10 Top Tools for Doing Research Online


As a distance/ online student, you probably have one or more reasons for choosing your mode of study, including the ability to balance study time and family time or to study at your own pace. As well, there may be a school that you would like to study at, but for whatever reason, being there in person is not possible.

However, just because you are a distance student and possibly have a more relaxed study pace doesn't mean you don't have as much research to do. Since you are likely spending a fair bit of time on the Internet to complete your distance/ onlinestudy requirements, you probably want to have a nice set of tools for making your research easier and more efficient.

As a person whose entire week consists of intense research on the Internet 5-7 days per week, followed by the writing of 80+ articles of various sizes, good online research tools are crucial to me. I've been collecting new tools on an almost weekly basis, trying them out for a while, then discarding a tool if it doesn't really improve my efficiency. But the tools I'm using are just as relevant to distance students.

As a result of over two years of regular online research, first as a Master's student candidate, then as a professional online writer (aka blogger), I've come up with a set of tools that I've been using regularly, sometimes daily. While I did set aside my bricks-and-mortar Masters degree plan, I do plan to complete a Masters degree online in the future. So the tools I've been collecting have also been selected with the intent that they will be used for research for an online degree.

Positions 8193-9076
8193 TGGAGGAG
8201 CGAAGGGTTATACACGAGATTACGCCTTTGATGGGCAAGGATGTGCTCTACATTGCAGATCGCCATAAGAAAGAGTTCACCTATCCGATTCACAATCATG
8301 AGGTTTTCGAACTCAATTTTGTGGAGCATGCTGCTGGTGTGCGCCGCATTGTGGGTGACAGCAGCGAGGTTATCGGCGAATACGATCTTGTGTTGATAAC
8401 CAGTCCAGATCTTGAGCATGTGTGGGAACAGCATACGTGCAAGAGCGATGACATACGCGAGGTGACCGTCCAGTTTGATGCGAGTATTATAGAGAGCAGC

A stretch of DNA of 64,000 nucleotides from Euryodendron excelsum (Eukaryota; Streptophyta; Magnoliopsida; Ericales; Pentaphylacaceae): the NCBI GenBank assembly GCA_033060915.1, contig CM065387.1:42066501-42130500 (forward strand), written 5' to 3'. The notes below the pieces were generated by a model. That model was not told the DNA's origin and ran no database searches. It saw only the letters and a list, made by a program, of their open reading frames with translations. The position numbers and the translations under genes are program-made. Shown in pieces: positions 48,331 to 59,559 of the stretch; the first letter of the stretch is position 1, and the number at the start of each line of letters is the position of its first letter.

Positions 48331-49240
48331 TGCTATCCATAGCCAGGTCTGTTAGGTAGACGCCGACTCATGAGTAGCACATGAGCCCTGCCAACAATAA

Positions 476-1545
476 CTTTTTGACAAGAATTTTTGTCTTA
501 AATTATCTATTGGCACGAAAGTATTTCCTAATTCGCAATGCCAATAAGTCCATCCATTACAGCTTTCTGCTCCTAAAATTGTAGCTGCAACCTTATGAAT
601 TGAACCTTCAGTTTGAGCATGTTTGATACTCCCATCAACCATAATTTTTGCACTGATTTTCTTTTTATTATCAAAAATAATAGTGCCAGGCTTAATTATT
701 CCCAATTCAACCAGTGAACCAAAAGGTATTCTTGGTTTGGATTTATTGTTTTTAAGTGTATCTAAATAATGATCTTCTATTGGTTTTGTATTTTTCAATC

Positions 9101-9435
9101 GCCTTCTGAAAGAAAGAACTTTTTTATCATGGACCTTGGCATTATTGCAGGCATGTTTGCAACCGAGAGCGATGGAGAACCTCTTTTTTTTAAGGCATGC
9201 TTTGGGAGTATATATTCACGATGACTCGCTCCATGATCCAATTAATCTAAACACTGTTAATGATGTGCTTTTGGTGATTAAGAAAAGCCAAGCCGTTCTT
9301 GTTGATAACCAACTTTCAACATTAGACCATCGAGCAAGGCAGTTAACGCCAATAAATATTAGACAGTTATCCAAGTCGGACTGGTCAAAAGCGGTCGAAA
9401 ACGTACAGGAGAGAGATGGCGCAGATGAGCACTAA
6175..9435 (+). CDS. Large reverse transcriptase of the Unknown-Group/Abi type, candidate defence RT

Further below in this article is my list of ten very useful online research tools. They're not the only tools I use, but they're probably the most important to me. Many of these should be valuable to you as well if you are doing distance/ online learning, or even other types of research.

There is no significance to the order of the tools below, but there is an abundance of Google products and services. That's often because I came across them first, and became used to them. There are alternatives, and I recommend you explore them as well. Some of the tools listed overlap in functionality, but most are fairly distinct. Each tool falls into one of the following categories:

  • Viewing information
  • Seeking information
  • Subscribing to information
  • Comparing topic popularity
  • Networking with peers
  • Writing
  • Sharing information

Here's my brief review of ten extremely useful online research tools:

Firefox Web Browser